- General concurrence that less blogging is happening and fewer comments are being left. Not just here. Throughout Blogdom.
- Reasons for not leaving comments include: using a blog reader makes it more difficult (or encourages me to be lazy) ; I don't feel qualified to offer an opinion; I read so many blogs I don't have time to comment; I used to leave comments, but you never responded to them; I now read blogs on my phone or tablet and typing on these is a pain; I have tried, but I am unable to leave a comment on your blog; and I just don't leave as many comments as I used to.
- Other bloggers share my feelings, are not blogging as often and miss the feedback from comments. Some think FaceBook is replacing blogging. Some feel they may be repeating themselves after years of blogging, or that they feel constrained to repeat the same kinds of topics they are known for.
- There is not a lot of interest in the digital drawings I have been posting.
All the reasons for not leaving comments are legitimate. It is not one thing, it is a combination of things. I don't respond to most comments. Most don't seem to require a response, but it is a tricky thing. If a question is asked I try to answer it, either in an email to the asker, as a reply in the comment section, or in a subsequent blog post if it's a good, thought-provoking question that might be of interest to other people. Sometimes I can't respond by email because the commenter's email address does not come up for reply. I'm not sure of the etiquette here. I don't expect a response when I leave a comment and have supposed that most people don't. Could be wrong about that.
The thing about trying and being unable to leave a comment confounds me. And I know it happens. I have had the same experience trying to comment on some other blogs. I don't get what is at work there. I don't think I have control over that at my end. If there is something you know of that I can do to facilitate your comments, please let me know!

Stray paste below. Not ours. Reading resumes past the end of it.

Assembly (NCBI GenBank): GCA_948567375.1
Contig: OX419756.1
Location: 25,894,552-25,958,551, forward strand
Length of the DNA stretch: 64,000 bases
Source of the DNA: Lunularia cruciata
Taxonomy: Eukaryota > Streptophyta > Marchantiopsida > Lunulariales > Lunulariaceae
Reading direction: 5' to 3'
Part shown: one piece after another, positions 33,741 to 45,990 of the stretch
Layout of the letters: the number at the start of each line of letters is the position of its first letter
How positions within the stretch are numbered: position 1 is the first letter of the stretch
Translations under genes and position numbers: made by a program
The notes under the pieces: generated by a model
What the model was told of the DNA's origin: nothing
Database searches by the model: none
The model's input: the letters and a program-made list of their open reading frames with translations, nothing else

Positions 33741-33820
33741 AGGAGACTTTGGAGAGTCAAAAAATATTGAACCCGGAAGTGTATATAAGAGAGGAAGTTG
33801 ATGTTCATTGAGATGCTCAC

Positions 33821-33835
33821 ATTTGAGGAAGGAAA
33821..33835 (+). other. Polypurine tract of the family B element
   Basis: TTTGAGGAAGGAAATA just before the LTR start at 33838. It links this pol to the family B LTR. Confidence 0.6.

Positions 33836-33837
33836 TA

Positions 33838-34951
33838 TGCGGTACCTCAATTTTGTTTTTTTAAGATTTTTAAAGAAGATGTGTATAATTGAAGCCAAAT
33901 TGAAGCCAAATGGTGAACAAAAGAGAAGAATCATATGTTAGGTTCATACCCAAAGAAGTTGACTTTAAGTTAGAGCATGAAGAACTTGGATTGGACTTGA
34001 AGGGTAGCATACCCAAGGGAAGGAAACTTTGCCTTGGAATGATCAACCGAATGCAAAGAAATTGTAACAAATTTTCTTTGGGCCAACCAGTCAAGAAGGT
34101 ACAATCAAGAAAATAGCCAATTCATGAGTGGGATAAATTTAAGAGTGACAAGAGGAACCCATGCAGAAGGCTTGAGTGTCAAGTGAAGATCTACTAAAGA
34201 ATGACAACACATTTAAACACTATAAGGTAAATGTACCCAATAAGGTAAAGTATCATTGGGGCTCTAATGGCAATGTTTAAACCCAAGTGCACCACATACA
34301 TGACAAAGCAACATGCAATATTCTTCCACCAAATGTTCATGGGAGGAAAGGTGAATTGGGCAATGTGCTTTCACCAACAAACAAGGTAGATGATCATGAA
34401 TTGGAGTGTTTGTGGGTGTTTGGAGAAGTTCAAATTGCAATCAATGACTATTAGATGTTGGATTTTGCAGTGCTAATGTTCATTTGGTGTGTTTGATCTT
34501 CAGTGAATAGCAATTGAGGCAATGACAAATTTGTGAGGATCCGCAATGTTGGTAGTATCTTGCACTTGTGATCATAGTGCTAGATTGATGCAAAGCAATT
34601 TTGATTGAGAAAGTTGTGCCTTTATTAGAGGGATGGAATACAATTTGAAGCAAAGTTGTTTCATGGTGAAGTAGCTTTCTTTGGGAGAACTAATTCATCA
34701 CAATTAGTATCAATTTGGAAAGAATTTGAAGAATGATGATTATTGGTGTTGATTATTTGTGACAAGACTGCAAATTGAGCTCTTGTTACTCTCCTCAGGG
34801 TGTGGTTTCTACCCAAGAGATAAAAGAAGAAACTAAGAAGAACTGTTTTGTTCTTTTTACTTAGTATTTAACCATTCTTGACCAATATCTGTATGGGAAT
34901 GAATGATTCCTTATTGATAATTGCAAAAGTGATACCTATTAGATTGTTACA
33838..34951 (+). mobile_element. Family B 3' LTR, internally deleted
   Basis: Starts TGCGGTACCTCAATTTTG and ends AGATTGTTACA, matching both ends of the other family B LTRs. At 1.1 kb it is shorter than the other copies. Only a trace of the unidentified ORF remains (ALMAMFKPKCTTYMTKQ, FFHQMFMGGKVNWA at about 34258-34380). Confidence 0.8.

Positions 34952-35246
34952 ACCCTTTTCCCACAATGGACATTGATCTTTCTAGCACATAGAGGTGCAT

A couple people said they had commented and it disappeared. Maybe there is an explanation for that. I have set my blog to allow me to screen and approve comments before they appear in the post. I have done this because I get so many spam comments ("Dear One, what a most stunning blog you have created. Your mastery of many scintillating topics is superb.Click here to see hot Asian girls...") I approve all messages that are not spam. I do not filter out messages that I don't like! But I do have a confession. I get the comments by email and I can approve them within the email message. A couple of times, when checking email on my phone I have accidentally deleted comments when my fat finger accidentally hit the wrong choice. The choices are publish-delete-report as spam. The text is tiny and very close together. I don't like to do it from my phone. It is an awful feeling to see that comment whiz off into the ether, irretrievable. If you are on the East Coast and comment early in the morning, just know that your comment is not going to show up until I am awake and somewhat functional, at the earliest. It is an imperfect system, but the alternative is having you type those awful captcha words into the form and everybody hates those. (It usually takes me a couple tries to get it right.)
I use Facebook and like it, but I don't find it a good place to post lengthy, thoughtful posts, or share techniques, nor is it easy to search back through, so I don't see it replacing blogging for me.
June and I are enjoying our digital drawing challenge. Posting it on my blog keeps us accountable and there are several people playing along with us. I understand if it isn't of interest to you. Just hit delete and come back another day.
Now, here is me, happy.
(photo by Claire Boschert)
Deborah Boschert, one of the Twelves, lives in Dallas, but she and her family are in the Northwest for Spring Break. They met Gerrie and me, the Portland Twelves, and our husbands for a fun dinner tonight at the Kennedy School. Have I told you that the greatest thing about my blogging experience is the friends I have made? Over dinner we marveled once again at the success and satisfaction of the Twelve by Twelve project and that we continue to stay in touch and visit when we can and love, love, love what we were able to do together. To the other Twelves—we wish you could have joined us and we were thinking of each of you!